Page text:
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documentation:technical_docs:performance [2019/03/26 00:22]
127.0.0.1 external edit
documentation:technical_docs:performance [2020/01/18 01:04] (current)
olivier [Choosing good Hardware]
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   * [[http://​www.telematica.polito.it/​oldsite/​courmayeur06/​papers/​06-A.2.1.pdf|RFC2544 Performance Evaluation for a Linux Based Open Router]] (2006, June)   * [[http://​www.telematica.polito.it/​oldsite/​courmayeur06/​papers/​06-A.2.1.pdf|RFC2544 Performance Evaluation for a Linux Based Open Router]] (2006, June)
   * [[http://​data.guug.de/​slides/​lk2008/​10G_preso_lk2008.pdf|Towards 10Gb/s open-source routing]] (2008):​ Include an hardware comparison between a "​real"​ router and a PC.   * [[http://​data.guug.de/​slides/​lk2008/​10G_preso_lk2008.pdf|Towards 10Gb/s open-source routing]] (2008):​ Include an hardware comparison between a "​real"​ router and a PC.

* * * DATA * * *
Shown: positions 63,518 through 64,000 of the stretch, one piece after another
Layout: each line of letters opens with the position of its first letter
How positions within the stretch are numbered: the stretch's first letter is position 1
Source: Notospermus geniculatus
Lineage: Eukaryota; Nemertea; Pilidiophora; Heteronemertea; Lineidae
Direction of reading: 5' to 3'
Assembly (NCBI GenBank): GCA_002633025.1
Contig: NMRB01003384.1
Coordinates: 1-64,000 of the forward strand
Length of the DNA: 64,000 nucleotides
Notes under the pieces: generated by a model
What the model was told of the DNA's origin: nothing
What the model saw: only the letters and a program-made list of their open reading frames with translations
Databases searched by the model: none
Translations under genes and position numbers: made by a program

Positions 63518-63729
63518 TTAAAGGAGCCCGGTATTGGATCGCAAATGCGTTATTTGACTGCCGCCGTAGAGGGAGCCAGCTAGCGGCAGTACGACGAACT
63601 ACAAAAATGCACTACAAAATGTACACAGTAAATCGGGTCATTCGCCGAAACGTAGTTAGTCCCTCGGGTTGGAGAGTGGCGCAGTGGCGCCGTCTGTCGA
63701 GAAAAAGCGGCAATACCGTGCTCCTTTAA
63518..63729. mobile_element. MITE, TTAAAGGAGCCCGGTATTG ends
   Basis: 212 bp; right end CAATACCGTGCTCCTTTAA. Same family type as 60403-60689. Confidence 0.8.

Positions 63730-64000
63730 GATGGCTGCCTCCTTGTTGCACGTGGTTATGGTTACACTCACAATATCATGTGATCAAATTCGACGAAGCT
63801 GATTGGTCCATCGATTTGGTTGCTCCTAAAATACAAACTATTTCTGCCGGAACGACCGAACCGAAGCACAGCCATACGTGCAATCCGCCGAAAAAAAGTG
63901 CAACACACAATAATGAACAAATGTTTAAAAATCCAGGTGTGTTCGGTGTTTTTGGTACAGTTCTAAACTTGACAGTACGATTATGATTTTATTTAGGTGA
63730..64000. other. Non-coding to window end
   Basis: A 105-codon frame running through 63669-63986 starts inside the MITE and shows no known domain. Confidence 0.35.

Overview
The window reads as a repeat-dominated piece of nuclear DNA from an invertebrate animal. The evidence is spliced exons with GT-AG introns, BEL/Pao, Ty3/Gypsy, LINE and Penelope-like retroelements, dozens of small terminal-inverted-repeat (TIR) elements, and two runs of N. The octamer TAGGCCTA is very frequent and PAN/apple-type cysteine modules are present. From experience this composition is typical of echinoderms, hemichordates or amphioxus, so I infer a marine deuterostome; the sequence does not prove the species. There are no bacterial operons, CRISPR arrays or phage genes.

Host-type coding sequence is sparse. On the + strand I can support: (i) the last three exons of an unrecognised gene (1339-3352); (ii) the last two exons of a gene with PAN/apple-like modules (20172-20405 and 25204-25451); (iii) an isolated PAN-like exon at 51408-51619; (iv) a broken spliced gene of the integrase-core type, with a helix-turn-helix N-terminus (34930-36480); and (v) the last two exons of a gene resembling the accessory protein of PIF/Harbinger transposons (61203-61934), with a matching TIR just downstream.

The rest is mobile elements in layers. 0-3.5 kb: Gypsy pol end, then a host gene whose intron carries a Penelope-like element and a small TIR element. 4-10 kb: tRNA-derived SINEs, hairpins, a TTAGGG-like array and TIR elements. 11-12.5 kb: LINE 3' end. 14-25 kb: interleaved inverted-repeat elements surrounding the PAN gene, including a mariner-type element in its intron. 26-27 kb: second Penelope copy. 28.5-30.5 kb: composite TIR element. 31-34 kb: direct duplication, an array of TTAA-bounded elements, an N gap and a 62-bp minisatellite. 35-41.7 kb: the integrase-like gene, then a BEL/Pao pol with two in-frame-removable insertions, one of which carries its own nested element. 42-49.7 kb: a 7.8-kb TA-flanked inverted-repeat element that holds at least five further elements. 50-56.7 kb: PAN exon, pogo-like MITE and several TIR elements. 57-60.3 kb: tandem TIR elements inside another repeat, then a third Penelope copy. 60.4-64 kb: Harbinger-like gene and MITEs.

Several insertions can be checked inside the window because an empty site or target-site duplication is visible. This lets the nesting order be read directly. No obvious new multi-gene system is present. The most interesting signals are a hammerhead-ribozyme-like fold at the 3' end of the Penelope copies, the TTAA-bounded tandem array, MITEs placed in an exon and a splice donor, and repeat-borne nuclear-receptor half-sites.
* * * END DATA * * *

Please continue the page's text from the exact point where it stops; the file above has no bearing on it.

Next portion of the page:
+  * [[https://​wiki.fd.io/​images/​7/​7b/​Performance_Consideration_for_packet_processing_on_Intel_Architecture.pptx|Performance consideration for packet processing on Intel Architecture (ppt)]]
 ==== FreeBSD ==== ==== FreeBSD ====
  
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 Beware of configurations setup that prevent multi-queue,​ like GRE,​GIF,​IPSec tunnels or PPPoE (= same source/​destination address). If PPPoE usage is mandatory on your Gigabit Internet link, using small hardware, like 4 cores AMD GX (PC Engines APU2), will prevent to reach Gigabit speed. Beware of configurations setup that prevent multi-queue,​ like GRE,​GIF,​IPSec tunnels or PPPoE (= same source/​destination address). If PPPoE usage is mandatory on your Gigabit Internet link, using small hardware, like 4 cores AMD GX (PC Engines APU2), will prevent to reach Gigabit speed.
 </​note>​ </​note>​
-==== Choosing ​good Hardware ​====+==== Choosing ​hardware ​====